- Released: October 25, 1990
- Label: Jive
- 1.Funky Beat
- 2.One Love
- 3.Growing Up
- 4.I'm a Ho
- 5.How Dare You - (bonus track)
- 7.Echo Scratch
- 8.Last Night (I Had a Long Talk With Myself)
- 9.The Good Part
- 10.The Whodini Mega Mix: Five Minutes of Funk / Friends / Freaks Come Out at ...: Five Minutes Of Funk / Friends / Freaks Come Out At Night / Nasty Lady / Big Mouth / Magic's Wand / Haunted House Of Rock
Personnel: George Young (guitar); Barry J. Eastmond (keyboards); Pete Harris (synthesizer); Paul Kodlish (drums); Larry Smith (programming, background vocals); Ron Gray (background vocals).
Audio Mixer: Nigel Green.
Recording information: Battery Studios, London, England; Can Studios, Cologne, Germany.
Photographer: Douglas Rowell.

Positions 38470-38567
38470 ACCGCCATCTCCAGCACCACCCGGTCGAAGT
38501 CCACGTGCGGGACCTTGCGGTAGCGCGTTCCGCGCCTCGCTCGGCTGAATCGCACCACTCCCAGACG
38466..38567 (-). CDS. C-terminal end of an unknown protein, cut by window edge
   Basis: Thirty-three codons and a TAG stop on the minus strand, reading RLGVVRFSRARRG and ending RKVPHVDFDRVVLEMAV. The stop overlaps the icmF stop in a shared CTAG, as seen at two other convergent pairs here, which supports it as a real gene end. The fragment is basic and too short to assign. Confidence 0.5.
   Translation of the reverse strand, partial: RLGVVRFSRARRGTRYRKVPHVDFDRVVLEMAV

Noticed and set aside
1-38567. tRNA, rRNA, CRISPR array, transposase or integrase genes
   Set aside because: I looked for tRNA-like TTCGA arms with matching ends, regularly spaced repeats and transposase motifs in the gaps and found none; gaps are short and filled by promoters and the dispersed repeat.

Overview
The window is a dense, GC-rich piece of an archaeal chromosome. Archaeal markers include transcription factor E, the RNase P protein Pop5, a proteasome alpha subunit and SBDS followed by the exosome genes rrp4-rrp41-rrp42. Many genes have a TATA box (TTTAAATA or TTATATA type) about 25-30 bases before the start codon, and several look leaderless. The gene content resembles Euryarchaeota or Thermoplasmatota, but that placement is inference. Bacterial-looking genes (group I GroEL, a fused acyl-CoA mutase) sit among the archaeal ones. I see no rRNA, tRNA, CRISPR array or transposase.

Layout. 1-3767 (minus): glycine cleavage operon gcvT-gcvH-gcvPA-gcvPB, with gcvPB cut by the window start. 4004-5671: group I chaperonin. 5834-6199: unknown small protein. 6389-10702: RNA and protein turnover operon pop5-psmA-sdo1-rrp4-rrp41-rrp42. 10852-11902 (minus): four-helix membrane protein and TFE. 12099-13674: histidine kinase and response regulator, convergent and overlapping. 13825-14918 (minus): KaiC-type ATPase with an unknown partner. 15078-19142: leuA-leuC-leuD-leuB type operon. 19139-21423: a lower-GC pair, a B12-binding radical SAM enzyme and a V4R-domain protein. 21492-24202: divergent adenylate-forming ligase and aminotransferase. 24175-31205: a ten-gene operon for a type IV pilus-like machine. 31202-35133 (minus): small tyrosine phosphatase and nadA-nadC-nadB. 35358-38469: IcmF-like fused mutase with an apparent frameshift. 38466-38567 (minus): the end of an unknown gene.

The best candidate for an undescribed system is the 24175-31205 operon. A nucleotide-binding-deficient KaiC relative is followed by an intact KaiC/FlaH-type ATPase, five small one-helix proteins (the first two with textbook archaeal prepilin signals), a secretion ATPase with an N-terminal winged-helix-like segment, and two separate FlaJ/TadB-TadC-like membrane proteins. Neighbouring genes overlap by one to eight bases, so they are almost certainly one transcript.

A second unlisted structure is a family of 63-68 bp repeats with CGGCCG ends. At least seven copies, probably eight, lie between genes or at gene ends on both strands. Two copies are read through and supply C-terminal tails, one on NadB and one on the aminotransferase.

As one of the first successful rap acts, Whodini albums quickly became standard bearers and necessary purchases for fans. The Brooklyn-raised trio of Jalil Hutchins, Ecstasy, and DJ Grandmaster Dee first came to national attention with the single "The Haunted House of Rock." Their third record, Back in Black, is the follow-up to a multi-platinum album, 1984's Escape. Those expecting a by-the-numbers sequel of sorts to that effort won't be too let down here. Although Back in Black does revisit lyrical and musical themes of previous efforts, it also offers a few new tricks or two. The first track (and a single release), "Funky Beat" features monster bass and drums, the one-two punch of Hutchins and Ecstasy, as well as a rare rap from Grandmaster Dee. The well-produced "One Love" has great synth signatures and the guys dispensing their brand of pithy and pragmatic advice. They seem to unlearn those lessons by the time the hilarious "I'm a Ho" rolls around. The slow, scratch-laden track has a boastful chorus ("I rock three different freaks after every show") and some great rhymes from Hutchins. Despite the group's best efforts, Back in Black does often seem to be style over substance. Luckily the producer Larry Smith knew how to keep things sonically interesting. On the lyrically foggy "Fugitive," the hard rock guitars and clanging cymbals mesh especially well with Ecstasy's droll and abrupt delivery. "Echo Scratch" is also all over the road, but it was a great chance for Grandmaster Dee to show off his turntable skills. Also recorded at Battery Studios in London (as was Escape), Back in Black wasn't as influential as its predecessor, but it's nearly as enjoyable. ~ Jason Elias